Global banking’s key drivers
Commercial banks (XLF) will likely see subdued credit offtake in the United States due to interest rate hikes and tax rate cuts allowing for higher operating cash flow. However, economies are buoyant, and interest rates are still lower outside the United States. Banks with global exposure could target higher consumer and commercial loans. Bank of America’s (BAC) global banking division saw 13% growth in net income to $1.8 billion, helped by higher net interest income and partially offset by lower non-interest income.
The division saw 5% revenue growth due to higher rates and credit offtake. Its net income was supported by lower provisions and strong expense management.
Bank of America’s global banking division saw 11% growth in interest income in 3Q17 due to spreads and loan and deposit growth. In 2018, global credit growth is expected to boost core banking. Consumer loans, including credit cards, will likely be key drivers. Bank of America is making huge investments in technology to penetrate different product categories and improve efficiency. The global banking division saw its expenses fall 2% in 3Q17 to $2.1 billion, supported by expense management and partially offset by higher technology investments.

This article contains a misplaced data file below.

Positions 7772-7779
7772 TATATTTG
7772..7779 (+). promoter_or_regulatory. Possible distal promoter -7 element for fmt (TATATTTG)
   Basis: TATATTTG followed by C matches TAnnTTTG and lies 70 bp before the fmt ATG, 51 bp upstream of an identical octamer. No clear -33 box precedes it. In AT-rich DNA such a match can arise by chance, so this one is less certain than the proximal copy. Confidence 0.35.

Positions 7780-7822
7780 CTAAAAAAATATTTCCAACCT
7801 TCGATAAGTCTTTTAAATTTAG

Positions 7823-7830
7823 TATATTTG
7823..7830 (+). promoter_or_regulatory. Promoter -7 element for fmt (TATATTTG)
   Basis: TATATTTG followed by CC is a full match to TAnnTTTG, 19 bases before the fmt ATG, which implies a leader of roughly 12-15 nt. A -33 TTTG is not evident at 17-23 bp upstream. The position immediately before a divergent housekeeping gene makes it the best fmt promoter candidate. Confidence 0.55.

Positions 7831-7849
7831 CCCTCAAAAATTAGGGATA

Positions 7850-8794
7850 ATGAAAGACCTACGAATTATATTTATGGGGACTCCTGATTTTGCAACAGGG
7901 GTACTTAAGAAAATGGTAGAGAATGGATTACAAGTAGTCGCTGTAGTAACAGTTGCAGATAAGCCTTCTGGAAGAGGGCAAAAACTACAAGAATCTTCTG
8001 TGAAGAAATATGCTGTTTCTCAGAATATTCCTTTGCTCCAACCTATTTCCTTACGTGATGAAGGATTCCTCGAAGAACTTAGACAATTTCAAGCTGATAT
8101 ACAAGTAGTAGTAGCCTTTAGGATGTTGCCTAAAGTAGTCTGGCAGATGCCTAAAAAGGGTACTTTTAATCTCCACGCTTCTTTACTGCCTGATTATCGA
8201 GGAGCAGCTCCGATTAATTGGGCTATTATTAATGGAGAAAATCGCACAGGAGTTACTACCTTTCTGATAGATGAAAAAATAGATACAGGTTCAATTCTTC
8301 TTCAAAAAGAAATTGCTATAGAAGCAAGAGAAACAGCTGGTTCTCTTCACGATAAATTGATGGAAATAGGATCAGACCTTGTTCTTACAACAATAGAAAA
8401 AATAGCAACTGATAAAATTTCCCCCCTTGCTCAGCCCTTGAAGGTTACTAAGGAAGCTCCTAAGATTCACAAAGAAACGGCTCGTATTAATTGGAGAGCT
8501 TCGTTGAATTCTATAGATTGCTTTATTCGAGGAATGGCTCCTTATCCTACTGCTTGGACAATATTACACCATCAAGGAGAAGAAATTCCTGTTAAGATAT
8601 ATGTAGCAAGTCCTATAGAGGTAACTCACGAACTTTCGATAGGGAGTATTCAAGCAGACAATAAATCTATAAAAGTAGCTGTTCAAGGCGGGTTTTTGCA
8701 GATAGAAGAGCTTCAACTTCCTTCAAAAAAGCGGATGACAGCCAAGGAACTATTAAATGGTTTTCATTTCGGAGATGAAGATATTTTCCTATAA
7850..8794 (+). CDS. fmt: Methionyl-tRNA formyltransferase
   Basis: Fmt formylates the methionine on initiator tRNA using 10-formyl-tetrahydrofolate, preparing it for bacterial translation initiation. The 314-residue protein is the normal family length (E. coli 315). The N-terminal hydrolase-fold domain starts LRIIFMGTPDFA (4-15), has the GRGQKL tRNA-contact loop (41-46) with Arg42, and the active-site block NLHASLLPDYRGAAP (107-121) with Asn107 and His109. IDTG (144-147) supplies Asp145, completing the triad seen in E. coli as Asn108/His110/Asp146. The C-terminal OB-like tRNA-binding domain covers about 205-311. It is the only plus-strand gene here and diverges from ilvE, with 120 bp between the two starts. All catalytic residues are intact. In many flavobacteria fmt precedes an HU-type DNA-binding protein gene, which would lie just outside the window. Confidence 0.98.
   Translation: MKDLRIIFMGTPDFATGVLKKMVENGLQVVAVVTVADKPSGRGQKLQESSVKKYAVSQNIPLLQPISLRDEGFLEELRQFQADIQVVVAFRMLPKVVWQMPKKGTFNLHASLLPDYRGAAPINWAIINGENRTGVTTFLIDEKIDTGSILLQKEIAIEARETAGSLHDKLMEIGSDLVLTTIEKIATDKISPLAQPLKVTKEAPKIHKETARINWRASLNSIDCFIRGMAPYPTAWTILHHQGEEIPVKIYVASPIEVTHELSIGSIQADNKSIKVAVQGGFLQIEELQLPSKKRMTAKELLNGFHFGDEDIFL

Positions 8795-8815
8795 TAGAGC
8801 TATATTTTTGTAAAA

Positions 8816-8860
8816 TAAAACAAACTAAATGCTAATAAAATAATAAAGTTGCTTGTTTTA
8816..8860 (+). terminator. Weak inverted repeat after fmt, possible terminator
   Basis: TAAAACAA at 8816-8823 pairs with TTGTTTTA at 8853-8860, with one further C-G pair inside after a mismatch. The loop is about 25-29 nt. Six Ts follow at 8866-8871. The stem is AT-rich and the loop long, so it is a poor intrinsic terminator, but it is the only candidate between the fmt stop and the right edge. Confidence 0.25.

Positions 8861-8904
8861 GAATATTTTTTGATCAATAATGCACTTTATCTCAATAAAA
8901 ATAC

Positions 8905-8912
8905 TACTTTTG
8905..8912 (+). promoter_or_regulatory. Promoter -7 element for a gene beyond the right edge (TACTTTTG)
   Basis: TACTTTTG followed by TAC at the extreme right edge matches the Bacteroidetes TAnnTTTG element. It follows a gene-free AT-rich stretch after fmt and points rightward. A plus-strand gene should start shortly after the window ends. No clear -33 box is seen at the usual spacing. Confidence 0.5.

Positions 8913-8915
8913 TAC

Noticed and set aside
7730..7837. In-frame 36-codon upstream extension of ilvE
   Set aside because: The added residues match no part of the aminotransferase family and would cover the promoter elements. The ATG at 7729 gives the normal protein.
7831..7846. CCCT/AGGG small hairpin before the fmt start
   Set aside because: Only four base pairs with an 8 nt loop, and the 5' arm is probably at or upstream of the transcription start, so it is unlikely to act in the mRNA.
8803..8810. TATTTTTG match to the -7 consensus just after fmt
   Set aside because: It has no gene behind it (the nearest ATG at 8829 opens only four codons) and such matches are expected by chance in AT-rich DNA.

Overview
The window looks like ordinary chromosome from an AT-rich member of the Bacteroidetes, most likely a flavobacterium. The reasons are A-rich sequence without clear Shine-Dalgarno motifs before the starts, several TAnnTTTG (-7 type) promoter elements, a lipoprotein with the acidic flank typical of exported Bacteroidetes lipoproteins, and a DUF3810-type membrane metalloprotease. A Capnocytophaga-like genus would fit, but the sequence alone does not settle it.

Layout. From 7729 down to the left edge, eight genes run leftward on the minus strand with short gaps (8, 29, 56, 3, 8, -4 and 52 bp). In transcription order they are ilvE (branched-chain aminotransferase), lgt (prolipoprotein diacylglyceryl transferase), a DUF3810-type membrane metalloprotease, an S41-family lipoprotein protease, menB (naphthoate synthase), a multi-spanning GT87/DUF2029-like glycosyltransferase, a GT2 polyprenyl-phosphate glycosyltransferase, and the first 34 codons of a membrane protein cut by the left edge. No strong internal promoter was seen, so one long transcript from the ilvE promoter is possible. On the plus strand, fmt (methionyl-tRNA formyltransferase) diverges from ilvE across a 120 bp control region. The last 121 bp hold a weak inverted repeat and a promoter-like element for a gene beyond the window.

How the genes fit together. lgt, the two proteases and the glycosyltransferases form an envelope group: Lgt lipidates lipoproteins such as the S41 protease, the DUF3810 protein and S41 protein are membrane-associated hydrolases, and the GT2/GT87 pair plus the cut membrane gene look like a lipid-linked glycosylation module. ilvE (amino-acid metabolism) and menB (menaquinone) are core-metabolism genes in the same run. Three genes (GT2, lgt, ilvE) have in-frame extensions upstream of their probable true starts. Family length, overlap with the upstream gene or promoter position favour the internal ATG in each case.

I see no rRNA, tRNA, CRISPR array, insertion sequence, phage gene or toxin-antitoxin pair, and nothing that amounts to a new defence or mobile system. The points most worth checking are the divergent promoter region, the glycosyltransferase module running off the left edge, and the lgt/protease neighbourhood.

Among major bankers (XLF), Wells Fargo (WFC) has adopted strong expense discipline to lower the impact of subdued credit offtake. JPMorgan Chase (JPM) and Citigroup (C) continue to invest in technology to gain market share in retail and trading.
The global banking division’s loans and leases rose by 4% to $346 billion in 3Q17, and its deposits rose 3% to $316 billion. Its return on capital stood at 17.0%, including an additional allocation of $3 billion during the quarter. The division’s efficiency ratio improved to 43% in 3Q17 from 45% in 3Q16.